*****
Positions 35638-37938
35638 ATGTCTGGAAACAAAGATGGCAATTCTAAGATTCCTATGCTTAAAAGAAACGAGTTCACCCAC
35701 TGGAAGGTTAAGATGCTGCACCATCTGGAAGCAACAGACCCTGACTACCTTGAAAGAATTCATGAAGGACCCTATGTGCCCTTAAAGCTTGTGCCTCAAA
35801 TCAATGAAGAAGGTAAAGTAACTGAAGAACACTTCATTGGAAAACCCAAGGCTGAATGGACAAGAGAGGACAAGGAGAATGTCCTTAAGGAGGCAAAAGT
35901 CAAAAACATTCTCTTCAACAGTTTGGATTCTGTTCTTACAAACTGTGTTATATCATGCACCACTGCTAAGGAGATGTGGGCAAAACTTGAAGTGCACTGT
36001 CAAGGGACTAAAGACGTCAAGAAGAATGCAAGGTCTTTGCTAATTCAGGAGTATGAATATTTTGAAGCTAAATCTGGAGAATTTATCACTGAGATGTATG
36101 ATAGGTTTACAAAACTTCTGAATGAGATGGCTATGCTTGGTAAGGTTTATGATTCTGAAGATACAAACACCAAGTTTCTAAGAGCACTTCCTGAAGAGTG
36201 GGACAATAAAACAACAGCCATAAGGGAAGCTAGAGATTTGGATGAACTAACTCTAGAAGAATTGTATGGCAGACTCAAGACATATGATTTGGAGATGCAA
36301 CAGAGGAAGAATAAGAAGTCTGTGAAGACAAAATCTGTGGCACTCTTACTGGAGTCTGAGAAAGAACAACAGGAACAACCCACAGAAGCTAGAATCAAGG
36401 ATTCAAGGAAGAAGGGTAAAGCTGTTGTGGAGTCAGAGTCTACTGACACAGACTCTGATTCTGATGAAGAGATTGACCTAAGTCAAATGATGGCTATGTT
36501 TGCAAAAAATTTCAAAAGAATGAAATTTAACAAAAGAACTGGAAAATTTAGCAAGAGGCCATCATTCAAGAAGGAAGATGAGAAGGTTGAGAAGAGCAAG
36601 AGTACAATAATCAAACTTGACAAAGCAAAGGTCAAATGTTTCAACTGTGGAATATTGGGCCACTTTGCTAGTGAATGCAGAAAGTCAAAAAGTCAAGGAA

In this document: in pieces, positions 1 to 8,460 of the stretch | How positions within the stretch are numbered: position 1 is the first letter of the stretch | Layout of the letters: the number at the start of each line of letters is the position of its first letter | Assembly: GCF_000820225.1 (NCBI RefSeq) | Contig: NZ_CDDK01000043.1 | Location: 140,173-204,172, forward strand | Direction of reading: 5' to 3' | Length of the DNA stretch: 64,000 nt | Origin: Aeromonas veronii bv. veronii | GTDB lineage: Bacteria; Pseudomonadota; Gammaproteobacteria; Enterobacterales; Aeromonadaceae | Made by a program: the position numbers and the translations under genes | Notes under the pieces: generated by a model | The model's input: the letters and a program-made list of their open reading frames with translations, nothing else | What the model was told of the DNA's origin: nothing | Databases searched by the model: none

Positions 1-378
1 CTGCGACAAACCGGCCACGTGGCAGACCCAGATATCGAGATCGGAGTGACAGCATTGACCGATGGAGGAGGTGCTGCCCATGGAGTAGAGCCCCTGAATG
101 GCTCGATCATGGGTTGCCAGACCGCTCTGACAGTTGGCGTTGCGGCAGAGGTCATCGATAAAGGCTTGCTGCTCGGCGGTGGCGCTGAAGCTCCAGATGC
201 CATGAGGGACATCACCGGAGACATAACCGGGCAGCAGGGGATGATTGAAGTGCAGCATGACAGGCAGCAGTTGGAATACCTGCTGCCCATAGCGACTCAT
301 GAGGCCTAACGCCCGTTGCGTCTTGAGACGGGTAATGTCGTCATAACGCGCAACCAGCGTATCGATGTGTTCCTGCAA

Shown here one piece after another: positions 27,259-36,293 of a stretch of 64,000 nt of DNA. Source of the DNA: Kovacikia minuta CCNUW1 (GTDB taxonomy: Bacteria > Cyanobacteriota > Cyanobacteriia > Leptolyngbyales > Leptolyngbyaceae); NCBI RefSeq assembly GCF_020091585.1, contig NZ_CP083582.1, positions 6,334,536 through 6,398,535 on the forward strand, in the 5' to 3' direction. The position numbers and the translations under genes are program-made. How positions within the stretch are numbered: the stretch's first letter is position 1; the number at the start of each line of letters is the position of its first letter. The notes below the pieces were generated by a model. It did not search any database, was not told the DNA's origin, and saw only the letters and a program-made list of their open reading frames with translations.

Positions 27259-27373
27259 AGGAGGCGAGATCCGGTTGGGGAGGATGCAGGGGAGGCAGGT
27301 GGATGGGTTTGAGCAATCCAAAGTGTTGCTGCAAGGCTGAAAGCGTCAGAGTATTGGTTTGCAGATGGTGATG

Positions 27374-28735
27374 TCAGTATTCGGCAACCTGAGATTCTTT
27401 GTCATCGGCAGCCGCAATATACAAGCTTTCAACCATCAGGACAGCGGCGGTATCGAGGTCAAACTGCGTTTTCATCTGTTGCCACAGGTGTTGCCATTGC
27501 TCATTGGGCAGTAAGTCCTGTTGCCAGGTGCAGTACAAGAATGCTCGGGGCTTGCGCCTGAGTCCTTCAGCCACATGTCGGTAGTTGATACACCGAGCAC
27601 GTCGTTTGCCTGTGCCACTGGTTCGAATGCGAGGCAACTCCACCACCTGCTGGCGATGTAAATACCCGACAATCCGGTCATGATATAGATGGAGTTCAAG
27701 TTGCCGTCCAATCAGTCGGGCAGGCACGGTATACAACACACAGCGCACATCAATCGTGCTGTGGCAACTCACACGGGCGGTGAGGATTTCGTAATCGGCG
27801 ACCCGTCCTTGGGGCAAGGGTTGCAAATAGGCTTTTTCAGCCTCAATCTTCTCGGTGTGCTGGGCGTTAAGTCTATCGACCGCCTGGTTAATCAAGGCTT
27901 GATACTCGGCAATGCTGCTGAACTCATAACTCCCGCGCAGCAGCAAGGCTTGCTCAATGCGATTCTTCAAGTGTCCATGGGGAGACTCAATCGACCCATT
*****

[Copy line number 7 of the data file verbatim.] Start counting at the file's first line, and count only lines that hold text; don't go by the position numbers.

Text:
36101 ATAGGTTTACAAAACTTCTGAATGAGATGGCTATGCTTGGTAAGGTTTATGATTCTGAAGATACAAACACCAAGTTTCTAAGAGCACTTCCTGAAGAGTG